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Although Hawthorne is often considered a novelist, he thought of himself as a writer of “romances.” “Romances,” in Hawthorne’s sense, are less “realistic” than novels. “Romances” are more concerned with expressing ideas than with depicting “reality” in a photographically accurate way.
In this sense, almost all of Hawthorne’s fiction – even the short stories – are “romances.” They use symbolism because Hawthorne is interested in conveying, as powerfully and memorably as possible, his ideas and themes.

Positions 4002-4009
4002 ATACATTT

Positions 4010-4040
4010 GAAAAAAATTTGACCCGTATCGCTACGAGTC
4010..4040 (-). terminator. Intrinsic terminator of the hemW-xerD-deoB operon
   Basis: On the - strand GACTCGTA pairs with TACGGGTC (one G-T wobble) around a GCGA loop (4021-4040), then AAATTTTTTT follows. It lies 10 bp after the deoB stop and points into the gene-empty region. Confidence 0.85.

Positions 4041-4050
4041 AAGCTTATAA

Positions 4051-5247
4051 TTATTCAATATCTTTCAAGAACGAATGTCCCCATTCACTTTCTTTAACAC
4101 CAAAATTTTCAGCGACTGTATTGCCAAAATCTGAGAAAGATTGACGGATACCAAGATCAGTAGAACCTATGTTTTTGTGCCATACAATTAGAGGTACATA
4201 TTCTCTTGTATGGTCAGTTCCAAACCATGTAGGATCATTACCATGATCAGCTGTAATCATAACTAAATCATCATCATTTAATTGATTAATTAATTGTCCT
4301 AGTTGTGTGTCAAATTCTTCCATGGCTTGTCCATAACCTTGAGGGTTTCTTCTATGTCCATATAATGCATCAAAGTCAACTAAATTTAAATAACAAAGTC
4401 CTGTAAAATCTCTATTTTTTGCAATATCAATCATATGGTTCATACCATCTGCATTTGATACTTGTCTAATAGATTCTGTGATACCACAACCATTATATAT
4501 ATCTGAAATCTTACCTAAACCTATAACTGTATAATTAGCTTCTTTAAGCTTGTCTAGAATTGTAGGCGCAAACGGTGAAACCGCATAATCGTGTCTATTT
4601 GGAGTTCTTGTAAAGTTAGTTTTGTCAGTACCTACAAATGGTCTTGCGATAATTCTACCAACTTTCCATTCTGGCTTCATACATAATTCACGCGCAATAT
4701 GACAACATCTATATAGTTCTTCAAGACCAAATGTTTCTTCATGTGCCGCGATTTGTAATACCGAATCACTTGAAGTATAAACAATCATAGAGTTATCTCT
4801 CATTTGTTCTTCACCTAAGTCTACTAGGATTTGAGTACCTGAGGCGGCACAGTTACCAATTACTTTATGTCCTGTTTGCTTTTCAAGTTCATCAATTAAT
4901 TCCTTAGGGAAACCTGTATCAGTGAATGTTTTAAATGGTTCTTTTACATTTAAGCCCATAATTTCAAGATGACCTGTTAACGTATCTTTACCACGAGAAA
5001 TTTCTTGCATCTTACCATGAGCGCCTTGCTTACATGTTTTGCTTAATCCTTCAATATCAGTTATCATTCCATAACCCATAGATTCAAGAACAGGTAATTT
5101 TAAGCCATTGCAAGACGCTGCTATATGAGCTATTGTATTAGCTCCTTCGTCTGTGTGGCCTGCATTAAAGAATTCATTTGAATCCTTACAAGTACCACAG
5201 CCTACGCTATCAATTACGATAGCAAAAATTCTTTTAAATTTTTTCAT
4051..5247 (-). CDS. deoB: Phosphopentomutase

Symbolism encourages readers to think about ideas, yet symbols can also have powerful emotional impact. By emphasizing symbols so strongly in his fiction, Hawthorne thereby provokes thought while also achieving a strong emotional impact. Symbols can also contribute to the unity of Hawthorne’s works, especially their unities of mood and tone.
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